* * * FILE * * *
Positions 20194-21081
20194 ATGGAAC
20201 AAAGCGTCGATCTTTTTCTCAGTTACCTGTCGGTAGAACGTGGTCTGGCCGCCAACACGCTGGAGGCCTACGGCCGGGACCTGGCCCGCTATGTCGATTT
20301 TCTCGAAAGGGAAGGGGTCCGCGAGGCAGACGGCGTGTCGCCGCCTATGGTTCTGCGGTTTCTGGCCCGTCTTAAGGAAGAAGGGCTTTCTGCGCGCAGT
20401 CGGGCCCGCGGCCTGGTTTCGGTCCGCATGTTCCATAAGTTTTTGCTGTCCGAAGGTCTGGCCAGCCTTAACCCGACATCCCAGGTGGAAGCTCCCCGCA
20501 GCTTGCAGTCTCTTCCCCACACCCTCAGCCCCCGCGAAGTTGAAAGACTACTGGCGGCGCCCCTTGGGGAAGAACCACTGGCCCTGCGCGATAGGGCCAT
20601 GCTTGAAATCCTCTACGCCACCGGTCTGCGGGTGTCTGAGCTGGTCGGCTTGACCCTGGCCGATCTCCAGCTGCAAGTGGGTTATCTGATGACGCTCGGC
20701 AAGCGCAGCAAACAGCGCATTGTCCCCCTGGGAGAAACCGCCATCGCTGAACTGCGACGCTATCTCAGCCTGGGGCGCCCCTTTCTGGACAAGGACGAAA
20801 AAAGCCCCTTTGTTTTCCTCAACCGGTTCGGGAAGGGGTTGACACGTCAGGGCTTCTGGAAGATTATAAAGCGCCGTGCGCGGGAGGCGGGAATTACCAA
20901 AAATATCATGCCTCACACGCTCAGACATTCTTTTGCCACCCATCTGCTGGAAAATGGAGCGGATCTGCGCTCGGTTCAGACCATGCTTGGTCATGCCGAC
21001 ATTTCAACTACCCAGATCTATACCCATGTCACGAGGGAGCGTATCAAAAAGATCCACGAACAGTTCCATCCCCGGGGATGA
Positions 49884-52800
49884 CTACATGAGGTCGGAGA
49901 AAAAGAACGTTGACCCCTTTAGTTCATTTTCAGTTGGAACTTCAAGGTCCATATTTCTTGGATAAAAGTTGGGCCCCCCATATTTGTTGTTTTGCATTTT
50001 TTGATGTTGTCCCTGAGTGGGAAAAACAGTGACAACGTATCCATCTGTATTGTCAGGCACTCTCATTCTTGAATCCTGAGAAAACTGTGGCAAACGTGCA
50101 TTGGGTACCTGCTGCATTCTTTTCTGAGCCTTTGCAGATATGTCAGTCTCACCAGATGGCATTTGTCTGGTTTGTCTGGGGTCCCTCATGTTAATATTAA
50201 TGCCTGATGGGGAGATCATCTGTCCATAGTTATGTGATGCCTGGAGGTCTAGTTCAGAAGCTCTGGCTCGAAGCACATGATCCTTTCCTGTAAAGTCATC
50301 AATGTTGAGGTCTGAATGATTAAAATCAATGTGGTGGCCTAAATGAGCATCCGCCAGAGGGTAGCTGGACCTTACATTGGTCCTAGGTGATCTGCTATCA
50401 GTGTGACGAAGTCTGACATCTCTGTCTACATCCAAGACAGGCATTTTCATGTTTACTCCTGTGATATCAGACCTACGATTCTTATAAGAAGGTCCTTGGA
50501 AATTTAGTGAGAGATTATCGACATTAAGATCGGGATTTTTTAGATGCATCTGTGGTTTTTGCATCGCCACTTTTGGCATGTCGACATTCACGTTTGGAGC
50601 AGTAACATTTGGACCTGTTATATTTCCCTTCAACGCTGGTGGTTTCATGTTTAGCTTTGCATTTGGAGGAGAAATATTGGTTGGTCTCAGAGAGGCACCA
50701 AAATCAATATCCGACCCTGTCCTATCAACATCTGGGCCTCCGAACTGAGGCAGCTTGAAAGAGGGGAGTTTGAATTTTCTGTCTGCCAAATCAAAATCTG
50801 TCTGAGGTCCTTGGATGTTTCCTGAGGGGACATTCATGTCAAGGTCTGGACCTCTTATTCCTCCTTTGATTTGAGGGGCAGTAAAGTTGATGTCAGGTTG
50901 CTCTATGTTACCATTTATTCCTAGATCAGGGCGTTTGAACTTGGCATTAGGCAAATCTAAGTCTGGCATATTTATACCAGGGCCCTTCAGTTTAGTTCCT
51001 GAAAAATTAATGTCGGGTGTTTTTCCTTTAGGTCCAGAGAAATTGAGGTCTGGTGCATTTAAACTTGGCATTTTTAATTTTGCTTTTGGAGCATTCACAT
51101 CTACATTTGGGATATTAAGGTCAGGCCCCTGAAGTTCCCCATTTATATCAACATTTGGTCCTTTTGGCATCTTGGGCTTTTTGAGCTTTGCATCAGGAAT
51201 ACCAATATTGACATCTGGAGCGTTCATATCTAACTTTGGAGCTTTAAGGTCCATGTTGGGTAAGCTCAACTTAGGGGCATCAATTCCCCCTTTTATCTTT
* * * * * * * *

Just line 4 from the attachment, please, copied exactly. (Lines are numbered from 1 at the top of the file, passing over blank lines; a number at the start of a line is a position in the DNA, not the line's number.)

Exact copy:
20301 TCTCGAAAGGGAAGGGGTCCGCGAGGCAGACGGCGTGTCGCCGCCTATGGTTCTGCGGTTTCTGGCCCGTCTTAAGGAAGAAGGGCTTTCTGCGCGCAGT